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Four pillars support lasting growth in restaurants


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Whether it’s opening new units in existing territories or bringing brands to new regions, restaurant franchisors and franchisees are experiencing a hot market.

On the macro-economic level, the recent Bank of America Merrill Lynch 2015 CFO Outlook Pulse survey showed 72 percent of middle-market CFOs across the country report their mid-year revenues are either on target or exceeding 2015 projections. Further, 84 percent of CFOs say their companies are driving earnings through domestic expansion, while 27 percent are driving growth through international expansion.

Growing brands should keep in mind the following four elements of the most successful concepts that have grown over long stretches of time.

Profitability: Does each single restaurant unit make money at the store level?

Franchisors and franchisees must determine whether the individual units are profitable and over what time frame a new unit reaches sustainable profitability. With a simple but satisfying product, clear mission, customer responsiveness and modest capital expenditures, profitability can be achieved over time.

However, the best concepts (and operators) are those that bring units up to speed within 12 to 18 months of opening and generate return on investment in the mid-30 percentile range or above.

For example, Chipotle has generally had among the highest and consistent ROIs of almost any concept today, given strong average unit volumes against modest capital expenditures per restaurant. In Chipotle’s case, they are generally at or above 50 percent returns. These are unlevered returns, so if a growth concept can use a little debt that even further enhances the return on equity.

Consistency: As you open more units, do they perform similarly in terms of sales and profits?

Brands must also evaluate and execute strategies that enable new units to generate similar levels of sales and profitability, so the concept can run uniformly across the system as it builds out. Consumers seek out the comfort that a consistently operated franchised concept provides, even as they do appreciate regional flavors or uniqueness.

This is where a concept such as Panera Bread has historically exceeded investor expectations. With innovative menu offerings, use of digital technology and clearly defined simple strategies, the chain experiences consistent operating results.

Panera Bread annually discloses the unit level sales for restaurants built in a single year, which allows investors to see the sales levels for these new units. This prevents issues, such as new geographies or cannibalization of new concepts, from dragging down the returns of newer units.

Replicability: Can new units be opened easily and at an increasing pace in new and existing regions?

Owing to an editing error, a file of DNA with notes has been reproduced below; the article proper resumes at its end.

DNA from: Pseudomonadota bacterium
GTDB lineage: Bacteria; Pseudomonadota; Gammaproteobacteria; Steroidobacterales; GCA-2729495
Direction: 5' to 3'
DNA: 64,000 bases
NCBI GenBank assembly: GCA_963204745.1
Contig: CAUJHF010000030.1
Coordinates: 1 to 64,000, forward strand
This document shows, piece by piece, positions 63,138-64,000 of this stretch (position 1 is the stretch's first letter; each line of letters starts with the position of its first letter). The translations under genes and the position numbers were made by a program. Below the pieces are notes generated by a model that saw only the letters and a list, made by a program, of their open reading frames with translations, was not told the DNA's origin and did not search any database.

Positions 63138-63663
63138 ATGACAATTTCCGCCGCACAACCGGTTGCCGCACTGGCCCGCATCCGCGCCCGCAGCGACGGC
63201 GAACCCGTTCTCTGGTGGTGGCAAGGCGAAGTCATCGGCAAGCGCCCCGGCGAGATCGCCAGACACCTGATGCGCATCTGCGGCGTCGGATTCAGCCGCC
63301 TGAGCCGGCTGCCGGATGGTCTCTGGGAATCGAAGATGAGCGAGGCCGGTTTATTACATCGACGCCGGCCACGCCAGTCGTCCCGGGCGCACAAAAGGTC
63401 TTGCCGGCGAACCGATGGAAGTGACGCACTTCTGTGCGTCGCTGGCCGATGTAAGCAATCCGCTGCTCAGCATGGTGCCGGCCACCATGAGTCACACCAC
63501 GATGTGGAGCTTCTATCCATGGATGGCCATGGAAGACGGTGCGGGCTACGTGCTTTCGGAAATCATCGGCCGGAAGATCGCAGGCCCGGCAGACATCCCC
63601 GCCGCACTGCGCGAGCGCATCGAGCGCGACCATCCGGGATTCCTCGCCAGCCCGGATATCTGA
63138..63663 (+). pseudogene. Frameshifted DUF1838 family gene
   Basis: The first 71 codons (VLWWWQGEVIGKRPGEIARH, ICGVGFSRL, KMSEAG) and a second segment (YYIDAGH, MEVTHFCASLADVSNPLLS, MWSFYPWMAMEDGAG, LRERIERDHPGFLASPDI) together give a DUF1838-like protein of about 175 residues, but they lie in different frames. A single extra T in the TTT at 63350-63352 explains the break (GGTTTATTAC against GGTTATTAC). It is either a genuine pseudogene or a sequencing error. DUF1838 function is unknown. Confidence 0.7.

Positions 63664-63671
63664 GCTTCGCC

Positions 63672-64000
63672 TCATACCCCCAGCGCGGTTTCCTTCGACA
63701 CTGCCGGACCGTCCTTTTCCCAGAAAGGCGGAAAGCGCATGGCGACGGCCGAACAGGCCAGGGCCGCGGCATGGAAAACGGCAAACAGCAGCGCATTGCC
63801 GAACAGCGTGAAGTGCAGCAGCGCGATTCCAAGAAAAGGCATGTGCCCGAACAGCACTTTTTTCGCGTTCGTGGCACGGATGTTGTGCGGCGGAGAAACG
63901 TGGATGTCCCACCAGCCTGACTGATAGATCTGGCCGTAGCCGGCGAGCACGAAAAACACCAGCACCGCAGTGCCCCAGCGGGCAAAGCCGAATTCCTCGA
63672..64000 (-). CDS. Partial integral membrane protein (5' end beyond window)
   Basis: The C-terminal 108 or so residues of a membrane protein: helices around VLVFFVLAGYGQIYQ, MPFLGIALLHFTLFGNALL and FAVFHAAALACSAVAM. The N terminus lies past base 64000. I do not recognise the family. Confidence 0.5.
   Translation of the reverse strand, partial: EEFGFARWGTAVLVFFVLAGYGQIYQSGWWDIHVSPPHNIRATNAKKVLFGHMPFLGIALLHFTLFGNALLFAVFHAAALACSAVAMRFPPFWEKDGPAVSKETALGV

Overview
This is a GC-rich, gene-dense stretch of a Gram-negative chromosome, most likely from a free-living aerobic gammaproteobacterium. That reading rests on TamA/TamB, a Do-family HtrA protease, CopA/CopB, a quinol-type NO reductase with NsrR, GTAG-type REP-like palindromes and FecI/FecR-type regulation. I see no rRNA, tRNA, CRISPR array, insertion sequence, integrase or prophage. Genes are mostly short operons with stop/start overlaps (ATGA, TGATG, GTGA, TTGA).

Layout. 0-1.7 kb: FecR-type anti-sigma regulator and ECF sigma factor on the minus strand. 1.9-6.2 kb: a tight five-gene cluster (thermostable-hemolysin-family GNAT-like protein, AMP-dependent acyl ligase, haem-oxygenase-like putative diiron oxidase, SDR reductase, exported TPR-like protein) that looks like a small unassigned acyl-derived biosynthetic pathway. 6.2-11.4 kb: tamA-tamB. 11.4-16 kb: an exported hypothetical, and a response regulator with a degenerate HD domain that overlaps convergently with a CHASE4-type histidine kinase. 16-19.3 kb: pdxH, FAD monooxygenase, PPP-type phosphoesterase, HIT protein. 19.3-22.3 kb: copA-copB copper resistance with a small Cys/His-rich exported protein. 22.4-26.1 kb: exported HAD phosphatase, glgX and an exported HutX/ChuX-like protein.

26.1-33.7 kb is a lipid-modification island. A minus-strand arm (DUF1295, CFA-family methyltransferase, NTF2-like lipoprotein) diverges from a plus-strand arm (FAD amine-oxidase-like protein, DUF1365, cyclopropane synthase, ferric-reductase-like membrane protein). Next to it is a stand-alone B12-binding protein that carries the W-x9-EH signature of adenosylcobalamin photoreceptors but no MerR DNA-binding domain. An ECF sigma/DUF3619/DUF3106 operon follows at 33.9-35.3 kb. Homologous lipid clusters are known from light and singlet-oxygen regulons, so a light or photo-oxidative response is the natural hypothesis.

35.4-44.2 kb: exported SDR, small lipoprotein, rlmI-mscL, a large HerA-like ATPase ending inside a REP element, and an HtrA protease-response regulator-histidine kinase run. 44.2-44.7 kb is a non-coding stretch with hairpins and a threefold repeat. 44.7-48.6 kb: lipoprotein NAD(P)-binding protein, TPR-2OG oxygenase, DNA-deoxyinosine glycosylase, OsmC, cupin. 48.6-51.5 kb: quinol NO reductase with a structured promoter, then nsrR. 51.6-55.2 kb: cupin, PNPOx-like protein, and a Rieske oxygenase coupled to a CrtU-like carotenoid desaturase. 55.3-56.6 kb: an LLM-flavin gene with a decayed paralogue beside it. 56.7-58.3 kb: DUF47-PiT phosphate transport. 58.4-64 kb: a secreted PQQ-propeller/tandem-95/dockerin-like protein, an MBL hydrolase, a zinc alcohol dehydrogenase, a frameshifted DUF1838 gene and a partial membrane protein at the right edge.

Successfully implementing a concept over and over again in new geographies has been a challenge for some of the newer public concepts. Consider that both Noodles & Co. and Potbelly openly discussed struggles in Washington, D.C., and New York City. These markets proved challenging given high rents and competition.

Some successful expansions include In N Out’s move into Texas and Chick-fil-A’s growth into the Northeast. While both franchisors are considered somewhat regional names, both have succeeded outside their core market. 

Culture: What is the essence of why employees love working there and how to preserve despite growth?

Finally, culture is a critical part of the equation. New concepts such as Raising Cane’s spend a lot of time and financial resources to maintain culture across their growing business. For instance, founder Ron Graves spends time personally with new store managers to spread the culture.

A franchise that can maintain the same culture that led to the single unit’s success across new units is more likely to find the motivated employees and satisfied customers.

At the same time, when expanding into new markets, businesses must be mindful of the different cultures that come with new territory.

Maintaining concept consistency while understanding and catering to different customers in each market will keep franchise branches thriving.

If a franchise is able to master each of these four concepts—profitability, consistency, replicability and culture—they will ultimately achieve a highly sustainable rate of growth, and that sustainability is what the market ultimately pays for long-term.

Cristin O’Hara (cristin.m.o'hara@baml.com) is managing director and head of the restaurant group, and Roger Matthews (roger.matthews@baml.com) is managing director for restaurant investment banking at Bank of American Merrill Lynch.

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